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Saturday, 23 July 2016

Gary Stites born 23 July 1940


Gary Stites (born July 23, 1940) is an American pop singer who enjoyed brief success in the late 1950s.
Gary was born on July 23, 1940 in Denver, Colorado. He attended Wheat Ridge High School and worked in his father’s Gulf service station. When he turned 15 his musical career started with the group “The Rocking Rhythm Kings” at the Grubstake Saloon in Denver. The only other local group were “Del Toro & The Rockers”  Some of both band members decided to join together resulting in “Gary Stites & The Satellites”. The group were popular at the local teen dances, sock hops and beer joints.
The local program director at KIMN radio was a friend of record label owner Joe Carlton in New York, and got Gary to sing “Lonely For You” to him over the phone. This resulted in a contract.



Gary recorded for Carlton Records, the same record company that fellow label mate Jack Scott recorded for.  On April 13, 1959 he charted his biggest hit, “Lonely For You”.  The record climbed the Hot 100 to #24 and had a 14 week stay on the pop chart.  “Lonely For You” had an arrangement similar to Conway Twitty’s hit “It's Only Make Believe”. 
His follow-up single, "Starry Eyed", peaked at No. 77 later that same year. It would hit the No. 1 spot in the UK for Michael Holliday. Stites released a full-length album “Lonely For You” issued in mono and stereo editions, on Carlton Records in 1960, but it was his only LP.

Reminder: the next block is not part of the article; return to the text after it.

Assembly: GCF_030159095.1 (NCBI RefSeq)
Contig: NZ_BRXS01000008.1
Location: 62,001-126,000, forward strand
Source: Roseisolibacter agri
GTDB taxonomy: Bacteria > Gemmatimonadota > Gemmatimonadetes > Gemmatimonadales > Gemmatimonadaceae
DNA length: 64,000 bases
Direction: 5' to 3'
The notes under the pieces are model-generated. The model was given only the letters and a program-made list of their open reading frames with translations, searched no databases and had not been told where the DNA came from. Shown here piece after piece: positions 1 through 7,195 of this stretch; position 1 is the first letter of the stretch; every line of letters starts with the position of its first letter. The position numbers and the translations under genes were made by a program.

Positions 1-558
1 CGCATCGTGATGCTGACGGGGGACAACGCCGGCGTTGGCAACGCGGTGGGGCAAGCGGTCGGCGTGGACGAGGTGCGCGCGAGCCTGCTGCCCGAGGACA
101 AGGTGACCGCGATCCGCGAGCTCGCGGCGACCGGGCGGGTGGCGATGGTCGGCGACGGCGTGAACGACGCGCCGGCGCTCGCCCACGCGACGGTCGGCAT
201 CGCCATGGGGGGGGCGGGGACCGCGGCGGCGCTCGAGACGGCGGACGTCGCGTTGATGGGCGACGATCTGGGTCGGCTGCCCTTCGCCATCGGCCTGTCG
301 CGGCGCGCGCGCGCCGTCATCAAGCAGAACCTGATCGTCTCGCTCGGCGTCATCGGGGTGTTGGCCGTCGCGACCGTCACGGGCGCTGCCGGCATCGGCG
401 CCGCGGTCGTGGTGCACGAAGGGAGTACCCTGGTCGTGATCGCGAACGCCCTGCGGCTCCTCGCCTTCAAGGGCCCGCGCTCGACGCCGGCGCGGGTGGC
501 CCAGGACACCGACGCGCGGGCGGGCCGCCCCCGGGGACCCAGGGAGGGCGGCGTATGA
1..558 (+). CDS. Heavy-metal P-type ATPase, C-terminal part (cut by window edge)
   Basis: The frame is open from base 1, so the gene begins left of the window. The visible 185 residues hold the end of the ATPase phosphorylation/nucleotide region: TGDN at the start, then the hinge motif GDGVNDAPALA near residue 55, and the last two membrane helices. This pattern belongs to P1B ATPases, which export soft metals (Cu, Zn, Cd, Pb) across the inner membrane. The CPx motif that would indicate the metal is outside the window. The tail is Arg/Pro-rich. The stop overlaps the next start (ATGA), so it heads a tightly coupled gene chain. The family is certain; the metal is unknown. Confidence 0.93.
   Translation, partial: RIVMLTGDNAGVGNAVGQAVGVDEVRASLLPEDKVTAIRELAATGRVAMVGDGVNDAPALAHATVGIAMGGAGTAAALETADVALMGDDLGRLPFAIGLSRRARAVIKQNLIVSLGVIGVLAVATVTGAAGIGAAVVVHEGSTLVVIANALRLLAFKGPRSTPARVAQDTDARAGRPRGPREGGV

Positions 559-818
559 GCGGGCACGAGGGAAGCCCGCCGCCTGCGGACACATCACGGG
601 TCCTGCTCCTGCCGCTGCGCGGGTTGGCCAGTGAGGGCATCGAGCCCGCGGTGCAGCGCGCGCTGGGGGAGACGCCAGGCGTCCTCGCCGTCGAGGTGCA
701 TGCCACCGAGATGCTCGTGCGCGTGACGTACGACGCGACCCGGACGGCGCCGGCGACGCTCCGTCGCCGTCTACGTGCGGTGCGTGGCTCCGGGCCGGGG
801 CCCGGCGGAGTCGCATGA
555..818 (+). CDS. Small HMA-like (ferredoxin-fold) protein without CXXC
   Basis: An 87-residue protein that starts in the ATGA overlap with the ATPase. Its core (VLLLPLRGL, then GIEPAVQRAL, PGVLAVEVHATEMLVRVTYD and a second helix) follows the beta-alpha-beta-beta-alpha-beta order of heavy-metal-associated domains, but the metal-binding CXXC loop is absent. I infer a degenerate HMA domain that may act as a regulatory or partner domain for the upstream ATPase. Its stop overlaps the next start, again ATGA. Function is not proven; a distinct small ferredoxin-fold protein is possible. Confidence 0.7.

In addition to the hit title track, the album contains his minor hits also the flip side of "Lonely for You" ("Shine That Ring") and a cover of Faye Adams' 1953 R&B chart-topper, "Shake a Hand." Stites proves himself adept at teen ballads ("Don't Wanna Say Goodbye"), rockers ("Chicken Shack"), and call-and-response party records ("Hey, Hey"). He is a competent singer with a voice vaguely similar to Johnny Tillotson.
In February of 1960 Gary charted his last Hot 100 record, the old R&B favorite, “Lawdy Miss Clawdy”.  It was his highest charting hit since “Lonely For You”, making it to #47 and remaining on the Hot 100 for 9 weeks.  That would be his last record to reach the Hot 100 chart.  There are some artists that you feel are only going to have one hit and that’s it, but Gary Stites was one artist that really should have had a better chart history than that of a One-Hit Wonder
In the sixties, Stites started his own record label, Living Legend, where he produced obscure groups like the Birdwatchers, the Gents Five and Tommy Strand and the Upper Hand, all without success. He dropped out of the music business in the seventies and switched to work in horse racing. Stites wasn’t heard from again until 1998 when his cassette "The Old Racetracker” was recorded under the singular name Cloud, saluting his first love – horse racing.